Canon Develops New CCTV CMOS Sensor Offers Better WDR, Auto Exposure, Improved AI performance.
Canon Develops New CCTV CMOS Sensor – Canon has developed a 1-inch, back-illuminated stacked CMOS sensor for video surveillance monitoring applications that achieves an effective pixel count of approximately 12.6 million pixels (4152 x 3024) and provides an industry-leading dynamic range of 148dB.
The new sensor divides the image into 736 areas and automatically determines the best exposure settings for each area. This eliminates the need for synthesizing images, which is often necessary in environments with significant differences in brightness, reducing the amount of data processed and improving the recognition accuracy of moving subjects.
With the increasingly widespread use of CCTV cameras in recent years, there has been a corresponding growth in demand for image sensors that can capture high-quality images in environments with significant differences in brightness, such as stadium entrances and night-time roads. Canon has developed its new sensor for such applications, and will continue to pursue development of sensors for use in a variety of fields.
The new sensor realizes a dynamic range of 148dB — the highest-level performance in the industry among image sensors for monitoring applications. It is capable of image capture at light levels ranging from approximately 0.1 lux to approximately 2,700,000 lux. The sensor’s performance holds the potential for use in such applications as recognizing both vehicle license plates and the driver’s face at underground parking entrances during daytime, as well as combining facial recognition and background monitoring at stadium entrances.
To produce a natural-looking image when capturing images in environments with both bright and dark areas, conventional high-dynamic-range image capture requires taking multiple separate photos under different exposure conditions and then synthesizing them into a single image. Because exposure times vary in length, this synthesis processing often results in a problem called ‘motion artifacts’ in which images of moving subjects are merged but do not overlap completely, resulting in a final image that is blurry.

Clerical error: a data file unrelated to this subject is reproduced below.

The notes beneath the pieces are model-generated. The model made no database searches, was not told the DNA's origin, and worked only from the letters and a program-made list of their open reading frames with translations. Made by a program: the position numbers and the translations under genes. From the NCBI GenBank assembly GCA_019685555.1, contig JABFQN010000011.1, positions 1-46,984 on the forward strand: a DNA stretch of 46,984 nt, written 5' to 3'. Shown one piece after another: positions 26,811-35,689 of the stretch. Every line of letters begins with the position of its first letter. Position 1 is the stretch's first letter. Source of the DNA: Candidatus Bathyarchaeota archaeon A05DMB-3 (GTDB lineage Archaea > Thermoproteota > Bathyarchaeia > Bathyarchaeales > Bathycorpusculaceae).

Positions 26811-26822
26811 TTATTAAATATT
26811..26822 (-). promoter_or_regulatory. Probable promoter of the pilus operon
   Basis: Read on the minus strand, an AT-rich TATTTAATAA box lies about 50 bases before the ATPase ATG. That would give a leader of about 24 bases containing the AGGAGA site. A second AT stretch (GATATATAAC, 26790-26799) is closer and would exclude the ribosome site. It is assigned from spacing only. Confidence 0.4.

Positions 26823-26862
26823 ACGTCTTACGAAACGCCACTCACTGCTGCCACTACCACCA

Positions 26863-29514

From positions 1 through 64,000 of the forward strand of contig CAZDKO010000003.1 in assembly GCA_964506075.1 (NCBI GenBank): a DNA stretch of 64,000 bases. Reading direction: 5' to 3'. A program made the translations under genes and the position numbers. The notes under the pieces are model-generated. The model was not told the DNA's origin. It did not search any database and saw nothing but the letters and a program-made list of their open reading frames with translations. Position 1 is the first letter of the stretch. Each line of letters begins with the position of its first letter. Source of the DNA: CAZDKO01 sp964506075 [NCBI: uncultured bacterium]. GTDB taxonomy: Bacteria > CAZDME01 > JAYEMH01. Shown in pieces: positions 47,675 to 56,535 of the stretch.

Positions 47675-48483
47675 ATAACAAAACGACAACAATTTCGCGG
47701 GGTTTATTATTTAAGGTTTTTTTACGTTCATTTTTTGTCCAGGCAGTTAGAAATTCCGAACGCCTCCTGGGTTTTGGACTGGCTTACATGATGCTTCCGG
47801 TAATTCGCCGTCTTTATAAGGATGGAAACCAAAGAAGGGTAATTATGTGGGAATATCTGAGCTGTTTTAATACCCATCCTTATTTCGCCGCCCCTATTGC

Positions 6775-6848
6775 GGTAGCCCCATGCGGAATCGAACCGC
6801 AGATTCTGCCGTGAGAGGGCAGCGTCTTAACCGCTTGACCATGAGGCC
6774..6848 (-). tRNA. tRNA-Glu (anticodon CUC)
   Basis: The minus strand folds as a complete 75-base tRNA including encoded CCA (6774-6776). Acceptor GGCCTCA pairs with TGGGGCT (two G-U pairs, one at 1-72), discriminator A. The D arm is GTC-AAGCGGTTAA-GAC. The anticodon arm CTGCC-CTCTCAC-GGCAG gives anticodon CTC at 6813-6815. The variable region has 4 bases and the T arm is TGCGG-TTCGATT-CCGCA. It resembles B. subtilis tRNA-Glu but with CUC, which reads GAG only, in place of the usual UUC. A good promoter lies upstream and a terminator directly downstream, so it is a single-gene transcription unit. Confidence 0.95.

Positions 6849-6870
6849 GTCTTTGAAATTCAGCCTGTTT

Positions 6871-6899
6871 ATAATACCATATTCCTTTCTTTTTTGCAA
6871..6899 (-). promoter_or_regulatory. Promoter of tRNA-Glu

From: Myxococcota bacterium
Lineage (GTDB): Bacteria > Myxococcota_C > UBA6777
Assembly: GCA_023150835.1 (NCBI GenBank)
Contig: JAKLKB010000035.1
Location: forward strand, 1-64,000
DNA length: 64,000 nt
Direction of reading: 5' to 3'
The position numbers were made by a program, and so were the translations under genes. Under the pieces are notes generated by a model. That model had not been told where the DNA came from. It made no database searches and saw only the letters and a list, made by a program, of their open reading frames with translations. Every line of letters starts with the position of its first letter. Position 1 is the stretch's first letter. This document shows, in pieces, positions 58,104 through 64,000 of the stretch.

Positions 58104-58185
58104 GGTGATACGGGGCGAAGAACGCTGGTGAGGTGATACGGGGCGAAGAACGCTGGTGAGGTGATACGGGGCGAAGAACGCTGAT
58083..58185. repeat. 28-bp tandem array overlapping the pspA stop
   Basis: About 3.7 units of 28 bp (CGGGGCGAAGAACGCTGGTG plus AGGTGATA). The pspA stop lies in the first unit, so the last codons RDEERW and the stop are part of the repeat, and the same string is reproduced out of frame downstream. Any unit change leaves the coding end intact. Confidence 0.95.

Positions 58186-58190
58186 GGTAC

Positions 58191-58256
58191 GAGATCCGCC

Canon’s new sensor divides the image into 736 distinct areas, each of which can automatically be set to the optimal exposure time based on brightness level. This prevents the occurrence of motion artifacts and makes possible facial recognition with greater accuracy even when scanning moving subjects. What’s more, image synthesizing is not required, reducing the amount of data to be processed and enabling high-speed image capture at speeds of approximately 60 frames-per-second and a high pixel count of approximately 12.6 million pixels.
Video is comprised of a series of individual still images (single frames). However, if exposure conditions for each frame is not specified within the required time for that frame, it becomes difficult to track and capture images of subjects in environments with subject to significant changes in brightness, or in scenarios where the subject is moving at high speeds.
Canon’s new image sensor is equipped with multiple CPUs and dedicated processing circuitry, enabling it to simultaneously specify exposure conditions for all 736 areas within the allotted time per frame. In addition, image capture conditions can be specified according to environment and use case. This allows the sensor to serve a wide variety of challenging applications.
Example use case for new sensor – parking garage entrance, afternoon. With conventional cameras, vehicle’s license plate is not legible due to whiteout, while driver’s face is not visible due to crushed blacks. However, the new sensor enables recognition of both the license plate and driver’s face.
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“Canon Develops New CCTV CMOS Sensor Offers Better WDR, Auto Exposure, Improved AI performance.”